#31: Muffaletta, Fort Defiance

45 down. 56 to go.

The world has a funny way of balancing itself out. Sometimes, people suck. It’s true. I realized this when I woke up one beautiful morning and found that my bike seat was stolen. It even had a chain lock on it. I understand stealing a whole bike, but a bike seat? Come on. I know very little about the cost of a bike seat or the cost of crack, but I imagine some crackhead would have to steal many, many bike seats before he would have enough money to buy some crack. It just doesn’t seem worth it from a risk-rewards standpoint.

Though frustrated, I put the past behind me and seized the day. I picked up a new seat at the bike store, biked out to Red Hook, and before long was sitting across from my good friend, John Cyr, sipping on an amazing Bloody Mary and waiting for sandwich #45 to come my way.

I’ve only been to New Orleans once on a cross country trip with my brother Russ. I remember very little from the weekend. I know it rained a lot and we saw Finding Nemo. Also our dad told us to try a Hurricane — we had many. I don’t specifically recall what food we ate or anyone recommending a classic New Orleans sandwich called Muffaletta. I’m sorry they didn’t because nine years later, I just had one and it was awesome.

The Muffaletta sandwich at Fort Defiance is the behemoth of all cured meat sandwiches. It stands at least five inches tall, triangular in form, and approximately six inches long on all sides. In fifth grade, I would have told you the area and volume, but now all I can tell you is this was one monster of a sandwich — almost the size of my head. I felt like I was in Honey, I Shrunk the Kids. Not to be confused with Honey, I Blew Up the Kids, which is the worst movie I’ve ever seen.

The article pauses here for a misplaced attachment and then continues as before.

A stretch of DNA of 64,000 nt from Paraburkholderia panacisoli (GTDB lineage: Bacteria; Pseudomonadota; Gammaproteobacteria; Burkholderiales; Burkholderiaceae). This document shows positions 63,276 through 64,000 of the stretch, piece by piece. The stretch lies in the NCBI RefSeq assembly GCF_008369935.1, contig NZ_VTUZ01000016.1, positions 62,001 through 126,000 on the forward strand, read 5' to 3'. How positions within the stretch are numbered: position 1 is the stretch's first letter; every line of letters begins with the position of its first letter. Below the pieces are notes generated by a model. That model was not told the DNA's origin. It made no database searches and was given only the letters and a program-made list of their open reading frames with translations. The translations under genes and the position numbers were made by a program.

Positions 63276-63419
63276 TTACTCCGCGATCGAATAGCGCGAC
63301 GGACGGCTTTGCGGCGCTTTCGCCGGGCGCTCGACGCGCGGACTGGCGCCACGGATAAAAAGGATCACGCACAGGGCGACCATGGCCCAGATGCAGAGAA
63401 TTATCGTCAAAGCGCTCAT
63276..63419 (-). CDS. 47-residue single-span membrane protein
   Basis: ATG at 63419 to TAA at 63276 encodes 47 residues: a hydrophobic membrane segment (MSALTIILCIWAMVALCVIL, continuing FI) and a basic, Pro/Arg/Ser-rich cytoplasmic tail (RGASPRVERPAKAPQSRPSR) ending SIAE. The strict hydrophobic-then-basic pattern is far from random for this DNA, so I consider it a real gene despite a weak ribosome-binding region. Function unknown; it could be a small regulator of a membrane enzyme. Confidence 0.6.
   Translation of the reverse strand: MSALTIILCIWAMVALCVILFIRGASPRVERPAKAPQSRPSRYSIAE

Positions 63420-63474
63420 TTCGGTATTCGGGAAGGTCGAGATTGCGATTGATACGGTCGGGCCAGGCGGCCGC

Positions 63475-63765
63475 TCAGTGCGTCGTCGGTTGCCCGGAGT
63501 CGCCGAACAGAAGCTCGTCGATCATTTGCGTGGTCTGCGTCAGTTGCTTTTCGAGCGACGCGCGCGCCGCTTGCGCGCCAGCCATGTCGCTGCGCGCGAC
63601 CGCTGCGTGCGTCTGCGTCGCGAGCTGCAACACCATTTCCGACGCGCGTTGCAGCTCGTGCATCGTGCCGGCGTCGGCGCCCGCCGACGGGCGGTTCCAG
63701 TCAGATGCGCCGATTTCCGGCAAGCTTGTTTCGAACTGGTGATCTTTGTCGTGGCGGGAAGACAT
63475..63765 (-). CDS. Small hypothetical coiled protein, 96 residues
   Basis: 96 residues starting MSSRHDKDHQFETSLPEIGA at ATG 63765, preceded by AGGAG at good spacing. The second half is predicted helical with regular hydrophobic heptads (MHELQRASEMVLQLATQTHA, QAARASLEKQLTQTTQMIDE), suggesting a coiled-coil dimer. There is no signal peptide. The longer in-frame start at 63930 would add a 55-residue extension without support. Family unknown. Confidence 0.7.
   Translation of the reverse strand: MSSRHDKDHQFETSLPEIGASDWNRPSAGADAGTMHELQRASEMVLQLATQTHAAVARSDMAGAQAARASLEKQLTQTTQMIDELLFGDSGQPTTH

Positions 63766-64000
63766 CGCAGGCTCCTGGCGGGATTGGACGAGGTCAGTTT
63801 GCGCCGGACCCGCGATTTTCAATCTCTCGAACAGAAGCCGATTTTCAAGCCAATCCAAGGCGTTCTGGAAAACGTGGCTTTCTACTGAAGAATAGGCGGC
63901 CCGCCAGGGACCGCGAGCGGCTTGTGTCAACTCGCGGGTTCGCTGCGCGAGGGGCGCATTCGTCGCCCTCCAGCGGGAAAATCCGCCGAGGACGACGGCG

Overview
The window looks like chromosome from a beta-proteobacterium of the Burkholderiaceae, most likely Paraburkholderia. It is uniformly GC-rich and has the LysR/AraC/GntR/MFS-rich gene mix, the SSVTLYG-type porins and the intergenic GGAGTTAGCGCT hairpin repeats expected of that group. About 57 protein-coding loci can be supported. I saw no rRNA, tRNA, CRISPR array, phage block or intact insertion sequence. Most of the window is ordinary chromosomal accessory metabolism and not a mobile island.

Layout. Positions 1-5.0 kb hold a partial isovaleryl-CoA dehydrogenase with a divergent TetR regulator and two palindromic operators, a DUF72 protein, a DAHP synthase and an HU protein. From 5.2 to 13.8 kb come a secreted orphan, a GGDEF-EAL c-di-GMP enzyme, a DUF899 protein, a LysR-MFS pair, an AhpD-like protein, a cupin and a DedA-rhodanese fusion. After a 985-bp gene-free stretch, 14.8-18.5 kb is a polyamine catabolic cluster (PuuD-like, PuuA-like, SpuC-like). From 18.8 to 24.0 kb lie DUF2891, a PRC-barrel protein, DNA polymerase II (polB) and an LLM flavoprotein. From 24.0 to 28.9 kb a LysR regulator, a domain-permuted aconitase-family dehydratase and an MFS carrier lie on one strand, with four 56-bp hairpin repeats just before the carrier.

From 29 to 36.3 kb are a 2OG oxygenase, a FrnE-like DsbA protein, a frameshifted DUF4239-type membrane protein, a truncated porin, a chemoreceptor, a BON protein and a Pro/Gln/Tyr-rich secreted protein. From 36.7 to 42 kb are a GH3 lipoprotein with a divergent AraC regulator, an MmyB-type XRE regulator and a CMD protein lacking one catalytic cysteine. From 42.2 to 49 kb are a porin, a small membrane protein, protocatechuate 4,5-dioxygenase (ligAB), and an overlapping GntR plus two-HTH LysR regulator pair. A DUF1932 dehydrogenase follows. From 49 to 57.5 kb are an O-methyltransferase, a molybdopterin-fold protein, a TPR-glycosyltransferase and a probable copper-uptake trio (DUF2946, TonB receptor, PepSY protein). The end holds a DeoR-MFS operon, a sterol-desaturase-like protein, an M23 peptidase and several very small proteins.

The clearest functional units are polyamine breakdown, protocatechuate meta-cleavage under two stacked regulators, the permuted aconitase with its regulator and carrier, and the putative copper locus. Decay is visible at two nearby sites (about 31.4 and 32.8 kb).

Two of the five inches of this sandwich are large slabs of the fluffiest focaccia in the world. You could easily use each half as a pillow, if not a mattress, and take a long nap after you’re finished with this meal. Plus, the inside edges of the bread become soaked in oil and an olive tapenade making it very challenging to let any of those extra carbs go to waste. Fortunately, I went for a run this morning and biked to Red Hook so this was a non-issue. The middle three inches are reserved for a stack of delicious cured meats (soppressata, mortadella, coppa) and cheeses (provolone and swiss). Each layer is diverse in texture, beautiful in color and delicious in taste. The profile of this sandwich truly is a work of art. Despite the size of this beast, each element is perfectly proportioned so no one part overpowers the others. Instead each ingredient compliments their colleagues wonderfully.

The day was perfect. I had the ideal lunch, biked around Red Hook with friends, tossed the ball around and drank beers outside on a beautiful spring afternoon. Despite early frustration and disgust in the human race, in the end everything seemed to work itself out. I had a great day, and hopefully the crackhead who stole my bike seat did too.

Fort Defiance | 365 Van Brunt Street, Brooklyn

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